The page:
It has been a couple of weeks since the MAD Symposium overtook the city. For me, this was the first time I have gotten to look at it from an outsider’s perspective and it is truly an amazing thing. I’ve always thought of it as pretty incredible, but I had a biased view of it for the first two years because I was directly involved in the planning and the event itself. But now that I have my own place, I realize that MAD brings an energy to the city and especially to all the restaurants within it. One of the reasons that I wanted to stay in Copenhagen is the sense of community within the restaurant industry. There are no egos or attitudes. Everyone is working towards the same goal. That sense of community was put to the test during MAD and I have to say that I have never seen a city come together as a team and cook like Copenhagen. Not only did everyone feel the responsibility to perform for their own restaurant’s sake, but also for every other restaurant’s sake. From what I heard around town, no one fell down on their responsibility. So to the restaurant industry in Copenhagen: Thank you so much for such an incredible week and for allowing us be a part of something special.
But before we even got to the MAD Symposium, we had some decisions to make. When we announced our opening date there were two reactions: 1) You are crazy to open only 4 weeks before the MAD Symposium, and/or 2) You need to open before the MAD Symposium. Obviously we were all for the second response. Yes, it might have been a bit risky to only be open for a month before the restaurant world has its eyes on Copenhagen, but it pushed us harder than any one person could have ever pushed us. It made us evaluate and reevaluate everything we were doing on a daily basis. We were forced to find solutions – NOT problems. The staff rose to the challenge and I am truly grateful for their hard work and commitment to this place. Thank you Bo, Kim, Julie, Jens, David, Daniel, Kim, Mikaela, Fanny, Emil, Scotty, Evelyn, Emil, Jacquie, Lamin and Tibi.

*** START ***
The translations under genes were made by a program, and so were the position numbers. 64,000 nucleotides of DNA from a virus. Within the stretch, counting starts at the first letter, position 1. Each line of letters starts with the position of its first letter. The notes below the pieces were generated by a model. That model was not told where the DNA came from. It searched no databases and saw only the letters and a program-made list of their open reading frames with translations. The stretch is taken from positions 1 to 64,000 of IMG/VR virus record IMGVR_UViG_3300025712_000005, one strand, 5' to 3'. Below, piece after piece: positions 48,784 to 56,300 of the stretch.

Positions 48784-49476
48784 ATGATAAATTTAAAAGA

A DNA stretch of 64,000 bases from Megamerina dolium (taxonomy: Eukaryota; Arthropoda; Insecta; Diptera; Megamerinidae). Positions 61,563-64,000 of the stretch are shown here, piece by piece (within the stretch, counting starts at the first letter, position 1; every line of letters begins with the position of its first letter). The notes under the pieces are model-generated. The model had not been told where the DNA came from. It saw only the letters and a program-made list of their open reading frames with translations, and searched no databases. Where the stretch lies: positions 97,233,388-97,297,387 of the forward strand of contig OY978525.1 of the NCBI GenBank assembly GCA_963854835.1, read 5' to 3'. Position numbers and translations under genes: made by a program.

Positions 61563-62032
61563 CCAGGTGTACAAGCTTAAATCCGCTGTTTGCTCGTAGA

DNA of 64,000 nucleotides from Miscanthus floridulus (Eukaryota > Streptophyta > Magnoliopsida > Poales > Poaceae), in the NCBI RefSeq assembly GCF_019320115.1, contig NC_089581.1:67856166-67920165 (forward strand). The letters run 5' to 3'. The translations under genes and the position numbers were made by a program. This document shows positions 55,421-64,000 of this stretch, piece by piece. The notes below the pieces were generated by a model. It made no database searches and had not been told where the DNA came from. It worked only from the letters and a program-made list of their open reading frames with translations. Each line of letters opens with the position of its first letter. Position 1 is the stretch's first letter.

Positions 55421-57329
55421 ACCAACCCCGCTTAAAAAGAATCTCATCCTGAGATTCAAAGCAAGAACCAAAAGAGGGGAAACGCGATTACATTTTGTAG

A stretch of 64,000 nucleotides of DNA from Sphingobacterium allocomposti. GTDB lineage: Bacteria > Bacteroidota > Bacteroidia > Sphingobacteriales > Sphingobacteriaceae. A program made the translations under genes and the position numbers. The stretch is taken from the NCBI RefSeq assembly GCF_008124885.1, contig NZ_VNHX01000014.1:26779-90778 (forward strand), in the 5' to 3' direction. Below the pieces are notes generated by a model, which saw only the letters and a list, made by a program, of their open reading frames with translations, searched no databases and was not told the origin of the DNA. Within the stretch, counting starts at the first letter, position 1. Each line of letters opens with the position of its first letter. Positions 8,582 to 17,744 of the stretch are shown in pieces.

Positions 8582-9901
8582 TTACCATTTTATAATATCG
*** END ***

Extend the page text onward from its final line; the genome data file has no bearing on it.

What happened? To work at a restaurant during MAD is one thing, but to own a restaurant
during MAD is another. The pressure to deliver is crazy, but first and foremost you are cooking for all the people that you love to cook for – your friends, past colleagues, other chefs. Of course we held back for last minute bookings, but we also put some tables for random people to book. I remember looking out into the dining room at one point and it was a Who’s Who of the restaurant industry. The energy in the room was explosive (EXPLODE JACQUIE!!!! Sorry…inside joke). Amongst all of these people was a table of locals looking around and wondering why are all these people walking around and talking to each other? Are we in the middle of a private function? They looked a bit confused, so I went down to chat with them and explain what was happening that week. Once informed, they too were so excited to be a part of it. Over the course of the week, it happened a few more times; it was amazing to see the excitement on their faces.
In addition to all the things that I just mentioned, there’s one aspect to MAD that I really hadn’t appreciated before, especially as restaurant owner in Copenhagen. (And if you don’t recognize this then you should embrace it!) MAD drives us to do things that are above and beyond. It pushes us to our limits. At this point you can react in one of two ways: 1) You can fight through it, be thankful it is over and then go back to your previous routine OR 2) You can embrace them and at the end of it realize that these limits can become the norm. We chose the second. We offered an Extended Menu for the Symposium Week. I am happy to say that we are still offering the extended menu and that almost a third of our guests are ordering it. THANK YOU MAD, for pushing us to our limits and beyond.
And to René, I don’t even work for you anymore and you’re still pushing me.
Tusind Tak Chef.